The Ladies' Pocket Magazine (1825-39)
My 1831 copy of this must-have book for the fashionable lady is conveniently pocket-sized and comprises 244 pages of short stories, poems, articles on famous women, dozens of ‘preceptive distichs’, fashion advice and twenty-seven illustrations, including some ravishing hand-coloured fashion plates.
The fashion advice discusses the fashion plates; for example, in the picture shown, we learn that the dress is ‘etherial (sic) blue tulle over satin’ and the boa is swansdown. It’s also obvious, from the model’s elaborate hair style, that a lady’s maid is a must.
The fashion section continues with news on what’s in and what’s out – Dunstable straw bonnets are in and this Season’s colours are emerald green, azure blue, lilac, rose and canary-yellow. In Paris, blond lace is very popular and, for jewellery, it’s gold and emeralds.
The ‘preceptive distichs’ are moral maxims, e.g:
Avoid voluptuous pleasure in your prime –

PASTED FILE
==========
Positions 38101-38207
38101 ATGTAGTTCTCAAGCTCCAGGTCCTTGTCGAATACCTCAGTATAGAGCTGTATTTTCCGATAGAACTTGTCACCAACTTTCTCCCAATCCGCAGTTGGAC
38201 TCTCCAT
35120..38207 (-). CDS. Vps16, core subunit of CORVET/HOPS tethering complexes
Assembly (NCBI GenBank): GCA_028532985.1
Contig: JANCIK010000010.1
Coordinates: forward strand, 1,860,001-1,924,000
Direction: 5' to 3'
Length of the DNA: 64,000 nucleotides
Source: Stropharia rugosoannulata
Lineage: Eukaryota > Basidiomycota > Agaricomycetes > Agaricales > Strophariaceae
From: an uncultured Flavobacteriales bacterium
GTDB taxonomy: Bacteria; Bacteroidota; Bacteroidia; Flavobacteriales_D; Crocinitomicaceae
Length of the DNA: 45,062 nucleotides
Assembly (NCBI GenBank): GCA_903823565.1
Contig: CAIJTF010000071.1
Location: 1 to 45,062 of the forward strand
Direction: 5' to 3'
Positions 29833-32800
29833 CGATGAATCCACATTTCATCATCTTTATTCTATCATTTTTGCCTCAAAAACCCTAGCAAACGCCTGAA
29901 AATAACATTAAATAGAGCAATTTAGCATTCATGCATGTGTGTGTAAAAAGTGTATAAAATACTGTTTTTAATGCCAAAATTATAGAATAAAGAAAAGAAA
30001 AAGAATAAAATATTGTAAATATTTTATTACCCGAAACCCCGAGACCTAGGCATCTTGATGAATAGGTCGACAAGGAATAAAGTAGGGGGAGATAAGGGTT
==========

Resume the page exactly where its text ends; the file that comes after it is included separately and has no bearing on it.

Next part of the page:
Your days will last and you enjoy their time.
Some of the comments on famous women are, frankly, bizarre. Take this one on Anne Boleyn: ‘We think she remained a girl after she was a wife – a pretty, tittering partner in a dance, but devoid of the mind and steadiness suited to the conjugal state.’
Not a view of the forceful, intelligent and sophisticated Anne we hold today!
The short story, ‘Flirtation – a Tale of Modern Times’ has interesting echoes of Lydia Bennet. When the regiment comes to town, the lovely Emily’s attention wanders from the eligible Charles, who adores her, to the fascinating Colonel Darlington … Will Emily come to her senses before Charles runs out of patience? Or will Charles turn to her sensible older sister, Lucy?
Alas, poor Lucy doesn’t even get a look in; at twenty-seven, she’s far too old.
‘The Ladies’ Pocket Magazine’ tells us a lot about the period: what ladies wore, what they read and how they thought. Though, if I were editor, I’d demand that Charles dumps the tiresome Emily and goes for sensible Lucy instead.